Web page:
Early experience with hypothermic machine perfusion of living donor kidneys - a retrospective study.Transpl Int. 2017 Jul; 30(7):706-712.TI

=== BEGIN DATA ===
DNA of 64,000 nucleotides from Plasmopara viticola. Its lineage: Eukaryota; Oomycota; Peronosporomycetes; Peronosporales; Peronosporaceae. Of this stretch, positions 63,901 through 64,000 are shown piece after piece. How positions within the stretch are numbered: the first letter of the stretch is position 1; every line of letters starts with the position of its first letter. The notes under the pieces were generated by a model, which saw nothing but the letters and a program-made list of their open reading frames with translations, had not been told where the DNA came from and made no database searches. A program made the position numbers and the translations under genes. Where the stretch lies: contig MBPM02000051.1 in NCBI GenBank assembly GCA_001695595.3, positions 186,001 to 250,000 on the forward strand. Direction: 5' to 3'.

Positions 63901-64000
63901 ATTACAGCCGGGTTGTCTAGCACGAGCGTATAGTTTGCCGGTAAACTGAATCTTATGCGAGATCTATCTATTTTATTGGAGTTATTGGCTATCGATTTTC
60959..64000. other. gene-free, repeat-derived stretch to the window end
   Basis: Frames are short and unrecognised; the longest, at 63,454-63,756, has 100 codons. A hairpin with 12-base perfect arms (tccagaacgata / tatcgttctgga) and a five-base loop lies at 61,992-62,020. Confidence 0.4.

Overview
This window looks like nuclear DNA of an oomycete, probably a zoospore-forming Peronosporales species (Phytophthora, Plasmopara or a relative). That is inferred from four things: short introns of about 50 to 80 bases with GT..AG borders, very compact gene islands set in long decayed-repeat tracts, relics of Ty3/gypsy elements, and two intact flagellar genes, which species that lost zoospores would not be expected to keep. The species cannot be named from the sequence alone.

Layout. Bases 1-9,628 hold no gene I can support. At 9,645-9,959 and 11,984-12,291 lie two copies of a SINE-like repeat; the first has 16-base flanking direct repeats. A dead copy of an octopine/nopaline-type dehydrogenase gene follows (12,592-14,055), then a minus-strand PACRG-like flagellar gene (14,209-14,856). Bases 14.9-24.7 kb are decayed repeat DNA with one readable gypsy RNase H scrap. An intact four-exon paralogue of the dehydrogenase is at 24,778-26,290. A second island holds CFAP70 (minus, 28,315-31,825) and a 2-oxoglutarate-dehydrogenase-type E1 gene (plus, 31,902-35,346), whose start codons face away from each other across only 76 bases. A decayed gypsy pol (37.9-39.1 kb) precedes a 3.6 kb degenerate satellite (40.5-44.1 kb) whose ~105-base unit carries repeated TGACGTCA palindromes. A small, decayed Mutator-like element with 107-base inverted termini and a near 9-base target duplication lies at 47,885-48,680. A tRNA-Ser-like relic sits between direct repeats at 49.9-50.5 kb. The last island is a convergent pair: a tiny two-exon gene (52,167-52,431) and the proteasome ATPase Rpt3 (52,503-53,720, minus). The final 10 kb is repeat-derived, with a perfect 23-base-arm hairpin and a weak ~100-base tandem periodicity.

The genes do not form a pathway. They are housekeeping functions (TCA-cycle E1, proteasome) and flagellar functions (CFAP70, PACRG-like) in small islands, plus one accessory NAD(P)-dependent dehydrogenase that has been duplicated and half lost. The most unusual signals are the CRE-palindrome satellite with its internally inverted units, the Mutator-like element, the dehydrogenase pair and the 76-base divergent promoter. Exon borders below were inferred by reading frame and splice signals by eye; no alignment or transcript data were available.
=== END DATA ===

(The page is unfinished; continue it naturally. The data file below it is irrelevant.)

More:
Although hypothermic machine perfusion (HMP) has been shown to be beneficial to deceased donor kidneys, the effect of HMP on living donor kidneys (LDK) is unknown. LDK are subjected to minutes of normothermic ischemia at the time of recovery. Comparison of 16 LDK preserved by HMP with 16 LDK preserved by static cold storage (SCS). Outcomes of interest are resistive indices (RI), both while on HMP and postoperatively, and creatinine clearance (CrCl). Injury markers NGAL and LDH were seen in the perfusate of LDK in amounts similar to what is found for donation after neurological determination of death kidneys. Compared to SCS kidneys, CrCl was significantly higher in the HMP group from days 2 through 7 post-transplant [ie: day 7 (78.8 ± 5.4 vs. 54.0 ± 4.6 ml/min, P = 0.005)]. CrCl at 1 year was higher in the HMP group (81.2 ± 5.8 vs. 70.0 ± 5.3 ml/min, P = 0.03). Early post-transplant RI was significantly lower in the HMP group (0.61 ± 0.02 vs. 0.71 ± 0.02, P < 0.0001). Our data support the assertion that injury does occur during LDK procurement and suggest that some of this injury may be reversed with HMP, resulting in more favorable early RI and graft function compared to SCS kidneys.